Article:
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Now for VNA!!!



Dear AAPA Members,

I am thrilled to report great news for our patients and for PAs! Early this morning, Congress passed and the President signed into law a provision that allows PAs to manage and provide hospice care to Medicare patients. This success comes after years of hard work from literally hundreds of PAs who have personally made the case to federal lawmakers, and from AAPA’s terrific advocacy team. AAPA is particularly grateful to Senator Mike Enzi (R-WY) who championed this legislation, as well as Senator Tom Carper (D-DE), and Representatives Lynn Jenkins (R-KS) and Mike Thompson (D-CA), key supporters of the hospice provision.

And hospice wasn’t the only hard-fought, significant victory. The new law also allows PAs to supervise cardiac and pulmonary rehabilitation programs under the Medicare program.

I’d like to thank all AAPA members for their support as we advocated for this important provision. Improvements like these make it possible for thousands of vulnerable Medicare patients to continue to receive high-quality healthcare from PAs.




L. Gail Curtis, MPAS, PA-C, DFAAPA 
President and Chair of the Board 
American Academy of PAs

P.S. Keep the momentum going by renewing your AAPA membership, volunteering on an AAPA committee, or by contributing to PA PAC, the only federal healthcare political action committee representing PAs.

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New Law Permits PAs to Provide Hospice Care to Medicare Patients

Contact: Berit Mansour, 571-319-4394, bmansour@aapa.org

ALEXANDRIA, Va. (Feb. 9, 2018) – This morning, Congress passed and President Trump signed into law two improvements to Medicare that represent significant victories for PAs and the patients they serve.

The first improvement will allow PAs to manage and provide hospice care to terminally-ill Medicare patients; another will allow PAs to supervise cardiac and pulmonary rehabilitation programs under the Medicare program.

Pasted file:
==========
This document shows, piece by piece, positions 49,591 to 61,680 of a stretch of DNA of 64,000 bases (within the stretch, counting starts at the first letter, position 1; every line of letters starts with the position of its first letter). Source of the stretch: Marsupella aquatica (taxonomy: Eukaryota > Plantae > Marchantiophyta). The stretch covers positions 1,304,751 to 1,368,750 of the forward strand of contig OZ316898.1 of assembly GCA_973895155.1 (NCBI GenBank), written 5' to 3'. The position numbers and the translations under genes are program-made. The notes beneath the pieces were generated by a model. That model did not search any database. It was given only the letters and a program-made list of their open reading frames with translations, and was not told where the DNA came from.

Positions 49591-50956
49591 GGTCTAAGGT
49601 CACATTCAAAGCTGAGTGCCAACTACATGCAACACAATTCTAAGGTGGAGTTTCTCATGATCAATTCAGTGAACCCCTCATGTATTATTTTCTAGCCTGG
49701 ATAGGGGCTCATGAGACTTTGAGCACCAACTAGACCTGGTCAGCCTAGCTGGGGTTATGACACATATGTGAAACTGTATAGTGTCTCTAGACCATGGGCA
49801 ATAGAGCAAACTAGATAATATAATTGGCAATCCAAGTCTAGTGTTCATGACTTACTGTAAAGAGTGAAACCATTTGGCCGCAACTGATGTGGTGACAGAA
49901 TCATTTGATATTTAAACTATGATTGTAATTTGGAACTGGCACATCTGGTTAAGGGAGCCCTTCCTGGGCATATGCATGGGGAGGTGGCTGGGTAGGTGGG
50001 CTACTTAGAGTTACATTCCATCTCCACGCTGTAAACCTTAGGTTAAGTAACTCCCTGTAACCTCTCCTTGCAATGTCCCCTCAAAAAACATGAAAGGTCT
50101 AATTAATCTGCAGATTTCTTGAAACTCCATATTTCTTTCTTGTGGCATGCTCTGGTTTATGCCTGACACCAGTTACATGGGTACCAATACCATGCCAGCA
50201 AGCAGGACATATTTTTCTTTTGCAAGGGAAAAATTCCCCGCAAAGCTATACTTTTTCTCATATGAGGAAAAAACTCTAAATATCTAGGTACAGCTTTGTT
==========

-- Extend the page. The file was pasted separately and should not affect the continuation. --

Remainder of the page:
Specifically, the new law modernizes outdated Medicare law with language specific to PAs in the Medicare Patient Access to Hospice Act.

“Literally hundreds of PAs have made the case to members of Congress about the necessity to eliminate the unwarranted restrictions which have prevented PAs from providing hospice care to their Medicare patients. Too many PAs have patients that have been under their care for years who have been forced to choose between continued care and hospice,” said L. Gail Curtis, PA-C, MPAS, DFAAPA, president and chair of AAPA’s Board of Directors. “This new law will empower PAs to offer continuity of care at a time when patients and their families are most vulnerable.”

Medicare beneficiaries throughout the nation, especially those living in rural and other medically underserved communities where PAs may be the sole healthcare professional, will benefit from this important legislation. This change will take effect Jan. 1, 2019.

AAPA is thankful to the Congressional champions who supported this legislative change, including Senators Mike Enzi (R-WY) and Tom Carper (D-DE), and Representatives Lynn Jenkins (R-KS) and Mike Thompson (D-CA).

The new law also includes language from the Improving Access to Cardiac and Pulmonary Rehabilitation Act, which goes into effect Jan. 1, 2024, to allow PAs and other advanced practice providers to supervise cardiac and pulmonary rehabilitation programs for Medicare patients.

The Congressional champions for this legislative change include Senators Mike Crapo (R-ID), Amy Klobuchar (D-MN), Debbie Stabenow (D-MI), Senate Minority Leader Chuck Schumer (D-NY), and Representatives Lynn Jenkins (R-KS) and John Lewis (D-GA).

These healthcare provisions were part of a two-year budget agreement that includes stopgap government funding that runs through March 23, 2018. AAPA will continue to push for additional changes to improve PA practice for the more than 123,000 PAs and the patients they serve.














Well those are not quick time frames........

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1 hour ago, Cideous said:

Change our name.  That will impress me.

Probably won't ever happen so use your energy on constructive issues other than a stupid name. I would rather see OTP with our same name than no changes, but we are "Medical Practitioners" now. Let's get real and start chopping at real issues that matter to our everyday work and then we maybe can not have to worry about our name so much.  

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1 hour ago, Reality Check 2 said:

Now, one more step toward signing home health, diabetic shoes and all the other stupid things we are restricted from.

My motto still stands - I can declare you dead, give you Cat 1 meds but can't get you a pair of diabetic shoes or home health after a total knee.....



Cat1 meds??  RC2  i hope you are not providing Sch 1 meds???

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